Britten loved a good Nocturne. The one here, to Tennyson, is full of horn fanfares (‘Blow, bugle, blow,’ exhorts the singer, ‘Set the wild echoes flying’ - and how the horn obliges!). The communication between the two soloists is vital, therefor, and totally successful here, while the Britten Sinfonia strings expertly moved between glass-like shards of sound towards the parting, final, quiet gesture. The ‘Elegy’ (to Blake’s well-known ‘O Rose, thou art sick’) famously - for horn players, anyway - includes two sustained high C’s (the instrument’s alleged top note) which ’resolve’ to an equally sustained top B natural the semitone below. Both were successful here (the second the finer and clearer); Spence’s plangent lines were the perfect riposte, heard against shifting chords in the strings.  

The challenge for the singer must surely be the high, exposed (unaccompanied) opening of the ‘Dirge’ (‘This ae nighte’ - an anonymous, 15th-century text). Spence was spellbinding, his lines consistently undermined by the strings’ ‘worrying’ gestures. Britten builds slowly to the horn entrance, and Goldscheider’s arrival, and subsequent navigation of Britten’s demands of velocity and force, were perfectly delivered.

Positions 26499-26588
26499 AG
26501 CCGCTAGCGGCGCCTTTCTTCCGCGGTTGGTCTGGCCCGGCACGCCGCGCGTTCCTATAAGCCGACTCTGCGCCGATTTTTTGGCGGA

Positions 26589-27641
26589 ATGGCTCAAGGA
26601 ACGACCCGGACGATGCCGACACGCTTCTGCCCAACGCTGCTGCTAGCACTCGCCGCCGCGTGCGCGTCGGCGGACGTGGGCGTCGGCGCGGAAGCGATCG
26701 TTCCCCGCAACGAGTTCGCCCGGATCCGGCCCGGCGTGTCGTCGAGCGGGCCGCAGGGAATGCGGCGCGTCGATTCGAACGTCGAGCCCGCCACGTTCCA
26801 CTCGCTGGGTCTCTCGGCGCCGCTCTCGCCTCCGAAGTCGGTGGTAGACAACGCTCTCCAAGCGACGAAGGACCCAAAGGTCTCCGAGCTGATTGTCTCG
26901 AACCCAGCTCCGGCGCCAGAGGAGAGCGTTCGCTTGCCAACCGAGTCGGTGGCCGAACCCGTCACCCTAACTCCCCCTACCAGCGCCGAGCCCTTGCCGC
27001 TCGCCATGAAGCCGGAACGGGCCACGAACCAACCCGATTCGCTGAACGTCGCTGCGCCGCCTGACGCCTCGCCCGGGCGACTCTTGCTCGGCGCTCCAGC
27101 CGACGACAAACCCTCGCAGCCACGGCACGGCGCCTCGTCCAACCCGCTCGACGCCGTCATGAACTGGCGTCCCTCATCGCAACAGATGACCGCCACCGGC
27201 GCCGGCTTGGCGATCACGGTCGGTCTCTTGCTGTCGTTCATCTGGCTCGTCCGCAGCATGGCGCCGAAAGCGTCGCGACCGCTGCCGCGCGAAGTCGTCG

Sheer velocity belies the title of ‘Hymn’. This is a hymn to a Goddess by Ben Jonson (the poem’s full title is Hymn to Diana). It is virtuoso for all concerned: the horn part encompasses the entirety of he accepted range (there is a crowning, quaver top C and the final note is a pedal F, the latter raising a titter from the audience). Exit Grosvenor at this point – the Epilogue is performed off-stage – leaving Spence to sing, against gossamer strings, the ‘Sonnet’ (Keats: ‘O soft embalmer of the still midnight’). The performance works so well because of the harmonic sensitivity of all. Britten’s harmonies are incredibly expressive, and the strings delivered them with tensile strength, while Spence’s melismas meandered, hauntingly. Goldscheider’s ‘Epilogue’ (the Prologue but distanced) was the perfect close.